3.6 Security

Measures should be provided to prevent unauthorized entry of pumping and treatment facilities which may result in personal mishap or disruption of operations. Measures should include:

  • Fencing, railings and walls;
  • Secured entrance gates;
  • Provisions for emergency vehicles (work closely with the local fire department);
  • Traffic control signs or signals;
  • Provisions for safe transport of chemicals, fuel supplies and sludge; and
  • Care should be taken to avoid trapping personnel with these security measures.

Suggested security provisions for remote pumping stations are outlined in Section 7.6 - Alarm Systems.

3.7 Energy Conservation

The designer should consider the use of energy efficient treatment processes and equipment including motors, blowers and diffusers over the life of the equipment or process. The treatment processes and equipment should be evaluated in terms of life-cycle costing to ensure maximum benefits.

3.8 Reliability and Redundancy

Reliability and redundancy criteria should be determined to ensure protection of public health and the environment. Standby or redundant capabilities need to be provided for satisfactory operation of the sewage works during power failures, flooding, peak loads, equipment failure and maintenance shutdowns. Generally, sewage pumping stations and treatment works should be designed so that with the largest flow capacity unit out-of-service the hydraulic capacity of the remaining units can handle the design peak instantaneous flow. The designer should ensure that the sewage flow to any treatment process unit outof-service can be routed to remaining units in service with minimum impact on their performance.

The design of a sewage treatment plant, since it has an effluent discharge into the environment, should be based on the premise that the failure of any single component should not prevent the sewage works from meeting the required effluent quality and quantity criteria, while operating at design flows (i.e., minimum to maximum design flows).

A treatment plant that has strictly defined effluent quality criteria in terms of objectives and non-compliance limits should have a commensurate level of reliability and redundancy of its components. The designer of a sewage treatment plant should consider the following when evaluating and documenting reliability of the proposed treatment components:

  • The effluent non-compliance limits and other site specific quality and quantity criteria (i.e., concentrations and loadings) during the full-range of design flows (i.e., minimum to maximum design flows);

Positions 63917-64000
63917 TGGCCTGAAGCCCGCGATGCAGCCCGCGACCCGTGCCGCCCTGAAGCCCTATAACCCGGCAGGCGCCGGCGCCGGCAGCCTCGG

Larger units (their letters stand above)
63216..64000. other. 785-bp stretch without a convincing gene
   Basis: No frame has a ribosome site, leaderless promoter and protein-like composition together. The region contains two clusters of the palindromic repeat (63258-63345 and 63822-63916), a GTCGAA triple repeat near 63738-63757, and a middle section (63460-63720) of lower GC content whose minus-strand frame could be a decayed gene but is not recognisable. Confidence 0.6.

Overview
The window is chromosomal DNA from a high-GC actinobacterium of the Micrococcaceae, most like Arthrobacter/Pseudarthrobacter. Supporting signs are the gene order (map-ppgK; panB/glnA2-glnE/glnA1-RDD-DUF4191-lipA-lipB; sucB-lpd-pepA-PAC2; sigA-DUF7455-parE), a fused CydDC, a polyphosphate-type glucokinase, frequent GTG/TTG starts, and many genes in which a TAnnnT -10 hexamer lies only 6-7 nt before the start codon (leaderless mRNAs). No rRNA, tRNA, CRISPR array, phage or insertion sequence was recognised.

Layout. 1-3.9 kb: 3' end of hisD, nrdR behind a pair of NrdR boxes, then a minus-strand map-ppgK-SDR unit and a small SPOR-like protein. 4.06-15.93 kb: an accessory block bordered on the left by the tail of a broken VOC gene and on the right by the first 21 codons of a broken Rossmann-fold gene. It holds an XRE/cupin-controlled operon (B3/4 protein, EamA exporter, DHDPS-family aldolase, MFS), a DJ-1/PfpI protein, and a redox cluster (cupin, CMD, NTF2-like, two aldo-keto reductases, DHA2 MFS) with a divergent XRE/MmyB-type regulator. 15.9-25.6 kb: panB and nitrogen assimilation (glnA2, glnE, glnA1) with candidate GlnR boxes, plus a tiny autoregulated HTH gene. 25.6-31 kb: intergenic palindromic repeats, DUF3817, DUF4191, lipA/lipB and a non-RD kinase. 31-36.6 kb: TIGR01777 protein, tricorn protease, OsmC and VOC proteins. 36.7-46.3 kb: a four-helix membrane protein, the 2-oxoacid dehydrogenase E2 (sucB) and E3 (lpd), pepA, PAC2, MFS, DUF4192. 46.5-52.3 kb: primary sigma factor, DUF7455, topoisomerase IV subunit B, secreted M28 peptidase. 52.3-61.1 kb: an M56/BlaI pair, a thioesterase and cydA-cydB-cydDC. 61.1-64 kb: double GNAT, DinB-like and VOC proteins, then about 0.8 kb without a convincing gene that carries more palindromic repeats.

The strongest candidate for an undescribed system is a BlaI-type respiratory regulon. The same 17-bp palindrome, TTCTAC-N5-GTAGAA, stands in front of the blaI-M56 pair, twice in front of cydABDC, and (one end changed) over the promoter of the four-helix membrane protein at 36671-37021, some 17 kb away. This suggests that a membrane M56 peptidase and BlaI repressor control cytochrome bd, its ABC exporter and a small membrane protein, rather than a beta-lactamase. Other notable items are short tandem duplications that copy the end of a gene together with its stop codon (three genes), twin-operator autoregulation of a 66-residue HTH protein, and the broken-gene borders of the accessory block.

• The likelihood of the system having reduced level of treatment or performance;
  • The risk to the performance of the system and in turn to the environment, public health and safety if the level of treatment and performance of its components is reduced; and
  • The manner and methods by which reliability is provided so that reduced treatment/performance and overflows or bypasses can be eliminated.

As part of the reliability and redundancy analysis of individual process units, equipment or elements, the designer should also consider the definition of the following:

  • Critical process element, unit or equipment;
  • Critical events:
    • Estimated duration of events;
    • Actions/safeguards; and

Effect on the effluent quality versus non-compliance limits. This analysis may be carried out using Table 3.1 as an example.

Such a table should then form a part of the Operations and Maintenance Manual to ensure the long-term satisfactory performance of the sewage treatment system.

3.9 Technology Development

Implementation of new technologies and re-rating of existing facilities require special considerations. For the purpose of this Design Guidances document, new technology and proven technology are defined below.

3.9.1 New Technology

Any method, process, or equipment proposed to collect, convey, treat or dispose of sewage that is being tested or has been tested at pilot-scale or at full-scale level, but lacks an established performance record.

3.9.2 Proven Technology

A proven technology has an established performance record and means a technology with: